Communist Party of Australia  


The Guardian

Current Issue

PDF Archive

Web Archive

Pete's Corner


Press Fund


About Us

Why you should ...

CPA introduction

Contact Us

facebook, twitter

Major Issues





Climate Change



What's On






Books, T-shirts, CDs/DVDs, Badges, Misc


Issue #1851      December 5, 2018

“Positively medieval”

Greece ground to a halt today after public transport was disrupted and ports shut down as workers staged a 24-hour stoppage against the Syriza government’s austerity measures.

The strike was called by the country’s largest private-sector union, the General Confederation of Greek Workers (GSEE), demanding tax cuts and a rise in the minimum wage, which was slashed by as much as 32 percent under the country’s harsh and punitive bailout conditions.

Unions are also demanding the reinstatement of collective bargaining, which was stopped by Prime Minister Alexis Tsipras at the behest of the European Union (EU), World Bank and International Monetary Fund (IMF).

The IMF, in particular, had pressed for the implementation of the anti-trade union measures and demanded Greece restrict the right for workers to take strike action over austerity, which saw wages, jobs and pensions decimated.

Workers hit out at the impact of the neo-liberal reforms, with telecoms worker Ioannis Mariolis saying the three Greek bailouts have turned job conditions in the private sector “positively medieval.”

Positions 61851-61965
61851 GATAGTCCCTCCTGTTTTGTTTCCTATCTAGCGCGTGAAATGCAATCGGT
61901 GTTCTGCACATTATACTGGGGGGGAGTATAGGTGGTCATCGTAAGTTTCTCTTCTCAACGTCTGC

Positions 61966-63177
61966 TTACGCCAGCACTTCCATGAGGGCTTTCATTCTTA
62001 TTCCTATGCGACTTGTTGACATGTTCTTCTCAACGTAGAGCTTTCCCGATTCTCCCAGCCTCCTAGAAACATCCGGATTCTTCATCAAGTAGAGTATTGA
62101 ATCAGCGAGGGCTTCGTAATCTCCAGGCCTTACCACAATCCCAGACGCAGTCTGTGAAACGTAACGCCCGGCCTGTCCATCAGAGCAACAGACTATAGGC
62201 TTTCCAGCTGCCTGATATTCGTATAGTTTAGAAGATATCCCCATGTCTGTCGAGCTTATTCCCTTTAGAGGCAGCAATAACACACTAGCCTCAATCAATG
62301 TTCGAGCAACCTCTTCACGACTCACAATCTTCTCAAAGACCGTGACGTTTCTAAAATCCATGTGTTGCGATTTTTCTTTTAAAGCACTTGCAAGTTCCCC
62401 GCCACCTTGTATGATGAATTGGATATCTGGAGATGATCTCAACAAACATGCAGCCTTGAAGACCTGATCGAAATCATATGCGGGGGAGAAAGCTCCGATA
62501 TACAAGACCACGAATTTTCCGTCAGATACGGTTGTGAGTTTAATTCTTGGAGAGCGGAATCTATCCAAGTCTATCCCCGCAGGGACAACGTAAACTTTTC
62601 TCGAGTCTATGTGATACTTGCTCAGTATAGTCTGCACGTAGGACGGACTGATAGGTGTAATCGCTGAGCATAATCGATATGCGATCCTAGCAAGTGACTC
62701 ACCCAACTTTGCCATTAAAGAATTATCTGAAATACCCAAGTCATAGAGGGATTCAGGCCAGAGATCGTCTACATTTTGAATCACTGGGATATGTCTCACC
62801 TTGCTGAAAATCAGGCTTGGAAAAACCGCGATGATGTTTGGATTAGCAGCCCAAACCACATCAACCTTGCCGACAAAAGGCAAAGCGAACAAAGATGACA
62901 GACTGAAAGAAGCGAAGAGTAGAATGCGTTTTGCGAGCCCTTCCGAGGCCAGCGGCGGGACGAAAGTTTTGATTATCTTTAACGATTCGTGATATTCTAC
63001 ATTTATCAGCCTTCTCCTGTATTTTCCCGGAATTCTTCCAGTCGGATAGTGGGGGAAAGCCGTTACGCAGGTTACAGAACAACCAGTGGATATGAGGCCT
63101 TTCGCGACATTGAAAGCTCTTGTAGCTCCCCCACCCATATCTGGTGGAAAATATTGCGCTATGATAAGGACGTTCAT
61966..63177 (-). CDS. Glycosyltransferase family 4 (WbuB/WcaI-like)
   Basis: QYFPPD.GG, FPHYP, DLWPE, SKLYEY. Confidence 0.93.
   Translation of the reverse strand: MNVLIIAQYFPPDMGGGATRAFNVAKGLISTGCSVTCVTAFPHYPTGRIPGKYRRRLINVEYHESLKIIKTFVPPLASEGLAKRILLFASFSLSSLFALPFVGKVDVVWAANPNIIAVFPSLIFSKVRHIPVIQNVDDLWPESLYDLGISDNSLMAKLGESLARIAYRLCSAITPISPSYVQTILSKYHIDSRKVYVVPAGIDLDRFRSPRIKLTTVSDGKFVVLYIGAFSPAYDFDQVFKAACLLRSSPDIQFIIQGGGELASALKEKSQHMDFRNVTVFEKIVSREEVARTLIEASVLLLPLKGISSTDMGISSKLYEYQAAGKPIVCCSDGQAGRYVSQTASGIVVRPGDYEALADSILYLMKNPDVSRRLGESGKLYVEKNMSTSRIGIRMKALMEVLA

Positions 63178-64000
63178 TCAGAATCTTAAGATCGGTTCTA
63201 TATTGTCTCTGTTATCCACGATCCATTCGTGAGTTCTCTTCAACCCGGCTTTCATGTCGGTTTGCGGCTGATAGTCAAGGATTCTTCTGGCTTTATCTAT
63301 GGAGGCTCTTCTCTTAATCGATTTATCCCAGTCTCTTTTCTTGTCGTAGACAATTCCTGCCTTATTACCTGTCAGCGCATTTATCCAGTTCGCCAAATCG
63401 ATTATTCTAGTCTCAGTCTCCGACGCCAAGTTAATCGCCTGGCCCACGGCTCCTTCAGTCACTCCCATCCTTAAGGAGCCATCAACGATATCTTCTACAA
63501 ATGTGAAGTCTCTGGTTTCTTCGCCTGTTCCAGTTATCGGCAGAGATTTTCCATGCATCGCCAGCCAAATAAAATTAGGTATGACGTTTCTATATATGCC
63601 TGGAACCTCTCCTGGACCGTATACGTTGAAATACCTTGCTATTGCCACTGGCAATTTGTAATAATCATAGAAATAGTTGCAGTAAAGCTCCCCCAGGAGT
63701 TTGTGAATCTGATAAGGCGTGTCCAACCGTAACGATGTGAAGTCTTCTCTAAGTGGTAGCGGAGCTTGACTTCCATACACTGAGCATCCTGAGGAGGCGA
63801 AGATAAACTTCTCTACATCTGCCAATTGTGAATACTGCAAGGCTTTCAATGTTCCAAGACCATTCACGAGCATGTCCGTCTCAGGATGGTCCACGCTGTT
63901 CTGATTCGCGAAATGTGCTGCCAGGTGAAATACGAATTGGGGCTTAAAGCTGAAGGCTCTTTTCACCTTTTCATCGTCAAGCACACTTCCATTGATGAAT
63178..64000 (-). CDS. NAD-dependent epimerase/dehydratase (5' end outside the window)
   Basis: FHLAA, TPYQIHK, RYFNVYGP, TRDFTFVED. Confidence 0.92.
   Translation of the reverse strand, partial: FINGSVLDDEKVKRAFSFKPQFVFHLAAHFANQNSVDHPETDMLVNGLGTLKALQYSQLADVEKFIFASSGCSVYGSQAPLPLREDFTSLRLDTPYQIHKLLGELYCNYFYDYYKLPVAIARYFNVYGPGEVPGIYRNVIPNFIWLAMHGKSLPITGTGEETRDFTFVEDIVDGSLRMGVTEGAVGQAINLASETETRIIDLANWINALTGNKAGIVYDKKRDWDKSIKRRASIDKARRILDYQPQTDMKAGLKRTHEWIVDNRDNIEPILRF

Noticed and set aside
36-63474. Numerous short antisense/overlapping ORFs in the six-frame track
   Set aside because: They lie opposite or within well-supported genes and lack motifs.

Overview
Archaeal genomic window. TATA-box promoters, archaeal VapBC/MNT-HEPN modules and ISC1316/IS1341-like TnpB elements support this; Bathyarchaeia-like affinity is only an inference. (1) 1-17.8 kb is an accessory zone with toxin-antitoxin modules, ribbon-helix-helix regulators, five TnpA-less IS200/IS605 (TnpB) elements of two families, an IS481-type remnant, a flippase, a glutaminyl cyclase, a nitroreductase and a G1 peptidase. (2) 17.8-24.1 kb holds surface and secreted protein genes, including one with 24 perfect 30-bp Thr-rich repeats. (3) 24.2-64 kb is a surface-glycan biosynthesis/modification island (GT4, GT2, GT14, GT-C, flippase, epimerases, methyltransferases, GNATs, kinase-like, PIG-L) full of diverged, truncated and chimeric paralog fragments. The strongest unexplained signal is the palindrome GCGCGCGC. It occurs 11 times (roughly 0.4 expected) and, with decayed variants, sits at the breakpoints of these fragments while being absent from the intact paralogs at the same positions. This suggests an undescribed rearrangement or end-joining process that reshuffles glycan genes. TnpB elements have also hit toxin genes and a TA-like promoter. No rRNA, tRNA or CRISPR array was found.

He added: “What am I supposed to do with the hard-euro currency of the Germans when I don’t have any to spend? We were much better off with the drachma.”

Strike action took place in most major Greek towns and cities with the GSEE warning bosses that they were sending a clear message.

“No more burdens on the backs of Greek society,” the union said in a statement. “There must be a definitive end to the policies of punitive austerity, poverty and impoverishment, policies that have had tragic effects on society and the economy.”

Tsipras faces elections next year and is under pressure from the growing unrest and series of general strikes aimed at his government which has been branded “anti-worker,” siding with the bosses and the troika.

He hinted that collective bargaining could be reinstated as he prepares for the first of the country’s post-bailout budgets for 2019, although he insists on targeting a 3.6 percent of GDP surplus to rein in public spending.

But GSEE general secretary Nikos Kioutsoukis warned against Mr Tsipras implementing a bosses’ budget.

“Today’s strike is aiming against another budget of austerity and over-taxation,” he said. “It is not restoring the collective bargaining regime.”

Morning Star

Next article – Women and young people in the Rohingya crisis

Back to index page

Go to What's On Go to Shop at CPA Go to Australian Marxist Review Go to Join the CPA Go to Subscribe to the Guardian Go to the CPA Maritime Branch website Go to the Resources section of our web site Go to the PDF of the Hot Earth booklet go to the World Federation of Trade Unions web site go to the Solidnet  web site Go to Find out more about the CPA